Shame, Me & ADHD

I wrote, The Shame of the Non-ADHD Childfor ADDitude magazine last month. Following is an excerpt. Please check it out in it’s entirety.

 

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Growing up as a non-ADHD kid in a family with ADHD sounds like a challenge. It was, but not for the reasons you’d think. My dad had ADHD and bipolar disorder. Of course, as a kid, I only knew that he took a yellow and purple pill every morning at breakfast or was scolded by Mom if he forgot. Our family of four had one non-ADHD parent, one with ADHD, one non-ADHD child, and one with ADHD. Truthfully, there were many challenges from ADHD, which created chaos for the whole family.

Dad was a smart man but had trouble maintaining employment and so under earned. His impulsivity would get the best of him, and he’d overspend. We seemed never to have enough money for things like clothes, but there was always ice cream in the house. He was so disorganized and couldn’t remember where things were or the appointments that he’d made. He’d overcommit to others yet kept them waiting. Many times I’d hear Mom’s exasperated tone as she’d tell the person on the other end of the phone, “I don’t know where he is. Hopefully, he’ll be there soon.”

He didn’t manage much around the house, so most responsibilities fell to my mother. He also just wasn’t around much. So, by default she became the sole disciplinarian as well. She was the rock of our family; the glue that held everything together and she resented it. She would question him about things to which he had no answers. She’d get furious about something he said and madder still about something he didn’t. It was as if he could do no right in her eyes. Then she’d complain that it was his fault she was always the “bad guy” and mad at him for that too! All I knew for sure was every time she yelled at him it felt like she was yelling at me.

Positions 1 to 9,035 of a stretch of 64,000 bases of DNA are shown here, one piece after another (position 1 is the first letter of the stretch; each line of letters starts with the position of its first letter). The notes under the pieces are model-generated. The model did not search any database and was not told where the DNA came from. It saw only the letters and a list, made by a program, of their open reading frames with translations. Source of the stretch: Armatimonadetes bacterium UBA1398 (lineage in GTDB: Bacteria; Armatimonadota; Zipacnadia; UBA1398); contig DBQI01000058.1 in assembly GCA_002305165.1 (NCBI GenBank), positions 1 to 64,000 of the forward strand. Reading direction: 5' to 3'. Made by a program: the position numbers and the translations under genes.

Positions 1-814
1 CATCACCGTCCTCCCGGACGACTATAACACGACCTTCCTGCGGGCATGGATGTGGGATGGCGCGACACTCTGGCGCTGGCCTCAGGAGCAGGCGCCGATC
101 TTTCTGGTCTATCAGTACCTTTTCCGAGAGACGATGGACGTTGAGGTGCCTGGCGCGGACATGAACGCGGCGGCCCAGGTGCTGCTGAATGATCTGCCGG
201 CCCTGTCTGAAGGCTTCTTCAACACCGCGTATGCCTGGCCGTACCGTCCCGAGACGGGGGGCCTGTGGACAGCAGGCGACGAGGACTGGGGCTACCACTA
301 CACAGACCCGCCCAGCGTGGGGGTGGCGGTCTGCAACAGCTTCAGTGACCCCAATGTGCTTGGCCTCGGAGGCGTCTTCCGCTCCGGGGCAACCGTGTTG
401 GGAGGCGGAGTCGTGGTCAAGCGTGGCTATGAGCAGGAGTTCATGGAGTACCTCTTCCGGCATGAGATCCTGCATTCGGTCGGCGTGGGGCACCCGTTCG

Click here for The Shame of the Non-ADHD Child continued…

~ Jennie Friedman

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pic credit: paintingilove.com

 

3 thoughts on “Shame, Me & ADHD

  1. Jennie Wow.

    This’ gave me chills reading. I’m am so happy that your able to have the good memories of your father. This is a painful experience so this inspired me in a massive way❣ It scared me while thinking about my family and the struggles we have. I want success for my kids so bad because I know what it is to struggle. I sit on my laptop doing homework and one notification pops up and you know how that story plays out. Me being the exciting parent yelled to me the most. My daughter Zaria looks at me and says mommy can you color with me and I respond “yes baby.. Give mommy a second ok?” And about an hour later my daughter is in the kitchen crying. I run to the kitchen and she said to me that I always say wait a minute but in all honesty I never mean to hurt my princess. JENNIE in reading this, I was so touched because some days it’s extremely frustrating and other days I would change having add for anything in this lifetime.

    Thank you,
    Candace

    1. Thank you so much for sharing this, Candace. This is why I’m so convinced that the ultimate message is that we are all in this together. You can not separate an individual from their ADHD and love is what helps bridge any gaps there may be in understanding one another. When there’s love there’s desire to learn, understand, and accept.
      Thank YOU!
      Jennie

  2. I agree with you Jennie! When I meet a person who MAY have a creative brain as I do, I get so excited because this lets me know for sure that I am made the way I am supposed to be made. Every person is different and unique in there own way. This can be painful rough some days, there are days that if I didn’t have ADD, I would see the beauty in even the worse things.

    Love,
    Candace

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